Date of Award
PhD in Business
Department of Information and Process Management
This dissertation explores how knowledge of digital nudges impacts consumer decisions, and how consumer preferences based on that knowledge impacts design decisions. Paper 1 presents a systematic narrative literature review on the evolution of digital nudge literature. This investigation uncovers several themes and provides a basis for a revised definition of digital nudges and a taxonomy wheel of digital nudges. Paper 2 (co-authored with Jeffrey Livingston, Jonathan Ericson, and Patrick McHugh) investigates how knowledge about digital nudges impacts consumer preferences to have them within the digital experiences they use. This paper highlights how knowledge of digital nudges impact consumer online shopping preferences. Consumers (N = 331) were given two options for a homepage, product page, and checkout page within an e-commerce experience. Using an experiment with consumers as subjects, we discover that consumers consider themselves more knowledgeable about digital nudges after the experiment rather than before. Additionally, findings indicate that consumers are more inclined to avoid web pages incorporating dark patterns into their design. Paper 3 (co-authored with Jeffrey Livingston, Jonathan Ericson, and Patrick McHugh) complements the consumer paper. It investigates how much designers know about digital nudges and whether designers would be less apt to use digital nudges and dark patterns in their designs if they knew more about those digital nudges and if they knew which ones consumers would prefer to avoid. In this study, we examine whether and how designers might be influenced to avoid using digital nudges that might be considered manipulative or that consumers find objectionable. Designers (N = 353) were given two options for a homepage, product page, and checkout page within an e-commerce experience. We found that designers originally considered themselves to be more knowledgeable about digital nudges before the study than after it. Additionally, our findings indicate that designers are more inclined to avoid using digital nudges if they know that the consumer does not prefer them within a page experience.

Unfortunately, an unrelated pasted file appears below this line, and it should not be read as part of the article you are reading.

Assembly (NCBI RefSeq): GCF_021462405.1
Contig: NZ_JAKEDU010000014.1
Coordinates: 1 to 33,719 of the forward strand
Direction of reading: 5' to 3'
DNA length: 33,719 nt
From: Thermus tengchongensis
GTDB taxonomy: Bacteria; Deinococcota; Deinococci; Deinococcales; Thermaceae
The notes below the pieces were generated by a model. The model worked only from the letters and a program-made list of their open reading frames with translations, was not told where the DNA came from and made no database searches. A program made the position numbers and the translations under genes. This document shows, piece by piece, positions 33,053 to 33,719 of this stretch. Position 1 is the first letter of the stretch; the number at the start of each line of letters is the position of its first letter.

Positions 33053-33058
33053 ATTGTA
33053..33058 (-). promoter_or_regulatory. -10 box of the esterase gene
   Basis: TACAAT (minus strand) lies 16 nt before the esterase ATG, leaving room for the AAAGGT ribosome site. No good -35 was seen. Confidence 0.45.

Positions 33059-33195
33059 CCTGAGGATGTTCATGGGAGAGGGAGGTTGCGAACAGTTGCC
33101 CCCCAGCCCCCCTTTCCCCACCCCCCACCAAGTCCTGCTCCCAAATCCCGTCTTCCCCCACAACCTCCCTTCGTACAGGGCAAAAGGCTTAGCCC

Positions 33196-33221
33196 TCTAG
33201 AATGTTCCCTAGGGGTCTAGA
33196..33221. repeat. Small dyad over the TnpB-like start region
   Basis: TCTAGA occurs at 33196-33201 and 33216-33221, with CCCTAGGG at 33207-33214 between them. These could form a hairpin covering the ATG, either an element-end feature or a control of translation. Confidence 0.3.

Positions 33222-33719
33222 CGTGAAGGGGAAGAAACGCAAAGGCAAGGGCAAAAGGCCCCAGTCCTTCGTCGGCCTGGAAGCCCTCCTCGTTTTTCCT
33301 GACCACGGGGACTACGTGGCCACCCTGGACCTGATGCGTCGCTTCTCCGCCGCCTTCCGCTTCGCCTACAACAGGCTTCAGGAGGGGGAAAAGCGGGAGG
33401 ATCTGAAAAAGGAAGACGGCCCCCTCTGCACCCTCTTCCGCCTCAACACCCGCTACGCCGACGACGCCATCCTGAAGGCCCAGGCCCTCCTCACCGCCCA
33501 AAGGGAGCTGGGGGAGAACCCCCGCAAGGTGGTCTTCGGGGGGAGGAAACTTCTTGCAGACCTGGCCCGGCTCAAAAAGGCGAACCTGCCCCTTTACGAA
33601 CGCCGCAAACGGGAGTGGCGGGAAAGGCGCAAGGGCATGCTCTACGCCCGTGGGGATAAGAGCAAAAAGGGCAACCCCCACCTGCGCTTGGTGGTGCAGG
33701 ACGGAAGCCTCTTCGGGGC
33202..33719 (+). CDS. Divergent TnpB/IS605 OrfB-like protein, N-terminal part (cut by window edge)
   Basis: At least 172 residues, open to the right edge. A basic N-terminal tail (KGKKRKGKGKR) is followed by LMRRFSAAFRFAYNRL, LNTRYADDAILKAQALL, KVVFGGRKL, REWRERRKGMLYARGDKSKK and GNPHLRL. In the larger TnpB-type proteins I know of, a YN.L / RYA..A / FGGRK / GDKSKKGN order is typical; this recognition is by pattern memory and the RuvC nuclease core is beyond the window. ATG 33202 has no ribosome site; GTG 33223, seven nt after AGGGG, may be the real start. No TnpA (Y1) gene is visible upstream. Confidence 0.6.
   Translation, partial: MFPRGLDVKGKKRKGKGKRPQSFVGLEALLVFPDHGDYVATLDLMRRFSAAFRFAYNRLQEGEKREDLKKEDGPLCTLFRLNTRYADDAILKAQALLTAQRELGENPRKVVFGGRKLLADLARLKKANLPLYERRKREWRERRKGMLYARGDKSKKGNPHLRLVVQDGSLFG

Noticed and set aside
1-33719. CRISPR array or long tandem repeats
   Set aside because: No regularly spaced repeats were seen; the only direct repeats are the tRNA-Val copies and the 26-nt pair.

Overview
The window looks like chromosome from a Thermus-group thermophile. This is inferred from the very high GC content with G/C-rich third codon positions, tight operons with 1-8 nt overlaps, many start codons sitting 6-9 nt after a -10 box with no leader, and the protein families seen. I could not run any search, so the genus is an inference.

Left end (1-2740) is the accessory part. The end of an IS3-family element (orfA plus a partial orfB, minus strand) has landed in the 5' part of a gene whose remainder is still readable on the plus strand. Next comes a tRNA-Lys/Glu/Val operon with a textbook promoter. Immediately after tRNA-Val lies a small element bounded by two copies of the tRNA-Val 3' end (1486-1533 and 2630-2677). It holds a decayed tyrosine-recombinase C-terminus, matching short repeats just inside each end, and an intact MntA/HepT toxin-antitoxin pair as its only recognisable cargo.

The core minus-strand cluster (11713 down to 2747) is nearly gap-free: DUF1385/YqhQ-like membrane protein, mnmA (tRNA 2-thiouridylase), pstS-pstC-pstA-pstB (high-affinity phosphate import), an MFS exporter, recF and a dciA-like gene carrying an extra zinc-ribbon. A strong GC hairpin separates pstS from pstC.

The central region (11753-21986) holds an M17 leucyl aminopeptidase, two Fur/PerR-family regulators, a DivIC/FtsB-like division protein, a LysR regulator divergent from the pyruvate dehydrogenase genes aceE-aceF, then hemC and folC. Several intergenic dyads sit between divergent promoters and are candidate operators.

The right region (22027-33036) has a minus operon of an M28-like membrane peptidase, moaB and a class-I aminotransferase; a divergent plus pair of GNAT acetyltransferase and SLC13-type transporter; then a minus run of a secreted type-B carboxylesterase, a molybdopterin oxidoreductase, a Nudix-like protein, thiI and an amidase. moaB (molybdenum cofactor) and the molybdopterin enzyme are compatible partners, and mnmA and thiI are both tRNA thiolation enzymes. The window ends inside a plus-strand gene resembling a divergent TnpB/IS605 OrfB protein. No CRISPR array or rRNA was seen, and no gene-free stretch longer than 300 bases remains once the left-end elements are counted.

Duane, Ja-Naé, "Digital Nudges: An Investigation of Both Consumer and Designer Perspectives". 2023. 4.